2. I like how tanky the Chillers are - they can sit inside nukes while gunning for casters, making them feel like a cost-efficient answer if you have other good range to back them up
    3. I feel like they might not do enough damage to justify adding to some factions, which feels a little bad since as a Neutral unit I'd want every faction to have good uses for them, but I'll need to test them more. They work well with Blue, though, and might be great with Red as well
  • TreiskTreisk Member, Administrator
    edited July 5

    Just wanted to poke my head in and say that the new formatting of these posts is fantastic. Thanks for that! <3

    Took a ton of notes from here, especially the unit sections. Appreciate the detail!

  • tedstertedster Member
    edited July 5

    Thanks, @Treisk =] I've been really focusing on Blue lately because I feel like I'm working on a particularly competitive and compelling strategy that may strongly inform the metagame for a bit but I'm going to shift gears very soon to focus on other factions with the same intensity. I'll try to get to (more or less) everything eventually, I promise!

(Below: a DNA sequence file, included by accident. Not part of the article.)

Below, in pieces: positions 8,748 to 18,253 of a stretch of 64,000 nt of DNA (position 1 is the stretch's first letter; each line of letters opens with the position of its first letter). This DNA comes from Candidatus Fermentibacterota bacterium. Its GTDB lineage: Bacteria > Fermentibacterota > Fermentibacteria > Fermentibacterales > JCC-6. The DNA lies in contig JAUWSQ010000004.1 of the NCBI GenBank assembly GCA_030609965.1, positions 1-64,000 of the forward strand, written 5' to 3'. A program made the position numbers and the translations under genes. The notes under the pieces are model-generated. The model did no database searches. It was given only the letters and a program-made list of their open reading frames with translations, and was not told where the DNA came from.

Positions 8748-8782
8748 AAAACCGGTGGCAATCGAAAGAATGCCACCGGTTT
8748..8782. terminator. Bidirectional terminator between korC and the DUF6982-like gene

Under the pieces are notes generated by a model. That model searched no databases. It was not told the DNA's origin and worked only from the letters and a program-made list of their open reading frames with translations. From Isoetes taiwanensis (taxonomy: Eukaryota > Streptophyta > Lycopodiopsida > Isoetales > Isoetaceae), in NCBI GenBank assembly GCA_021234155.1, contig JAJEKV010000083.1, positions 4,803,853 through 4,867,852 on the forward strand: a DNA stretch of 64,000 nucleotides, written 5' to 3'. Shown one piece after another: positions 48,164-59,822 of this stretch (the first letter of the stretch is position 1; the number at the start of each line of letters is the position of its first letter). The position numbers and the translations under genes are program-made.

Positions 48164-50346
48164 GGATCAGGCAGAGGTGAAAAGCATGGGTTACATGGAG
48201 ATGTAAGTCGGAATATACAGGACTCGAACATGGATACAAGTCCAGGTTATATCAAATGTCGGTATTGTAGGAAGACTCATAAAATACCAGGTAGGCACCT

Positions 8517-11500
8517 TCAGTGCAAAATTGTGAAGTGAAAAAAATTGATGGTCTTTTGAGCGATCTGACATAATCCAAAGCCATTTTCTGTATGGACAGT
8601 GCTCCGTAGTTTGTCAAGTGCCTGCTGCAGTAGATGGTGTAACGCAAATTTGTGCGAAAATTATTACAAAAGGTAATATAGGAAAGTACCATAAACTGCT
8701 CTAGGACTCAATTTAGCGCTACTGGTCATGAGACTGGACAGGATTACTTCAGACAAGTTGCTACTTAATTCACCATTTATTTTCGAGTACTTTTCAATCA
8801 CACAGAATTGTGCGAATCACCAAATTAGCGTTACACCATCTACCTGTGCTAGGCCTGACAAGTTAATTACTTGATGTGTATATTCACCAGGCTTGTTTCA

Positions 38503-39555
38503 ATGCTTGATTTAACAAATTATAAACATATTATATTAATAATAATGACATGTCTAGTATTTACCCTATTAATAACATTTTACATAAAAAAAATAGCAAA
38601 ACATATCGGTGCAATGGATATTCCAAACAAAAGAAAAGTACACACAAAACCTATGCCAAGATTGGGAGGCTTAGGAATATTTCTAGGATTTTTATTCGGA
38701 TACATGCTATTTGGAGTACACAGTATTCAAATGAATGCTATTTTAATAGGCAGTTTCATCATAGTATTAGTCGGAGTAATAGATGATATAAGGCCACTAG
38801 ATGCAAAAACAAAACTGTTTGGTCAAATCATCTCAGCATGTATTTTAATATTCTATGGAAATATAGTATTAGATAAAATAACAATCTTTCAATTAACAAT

• tedstertedster Member
    edited July 6

    Day 4, Build 224. Issues with Big Melee and the Stealth/Detection Disparity

    Small update this morning since I'm working on a guide and I want to devote most of my free time to that today. There are two ideas I've been bouncing around in my head for a week, however, that I want to talk a little bit about first.

    Underwhelming Big Melee and the Shard Cost Disparity

    1. Big Melee for the most part feels very underwhelming to me. Units like Aquadillos and Rustborne Rhinos feel very unimpactful and do not seem to change the nature of a fight but represent huge BioShard sinks that could have been powerful Tier 3 Casters

      • Big Melee are very expensive and take a long time to come online
      • Big Melee do not seem to kill things particularly fast, especially for their cost
      • Big Melee tank reasonably well, but tanking in the lategame is often more a function of good defensive buffs (Intervention, Plated Shell), using heroes to absorb damage, or just avoiding damage altogether since many things hit extremely hard and spells are very powerful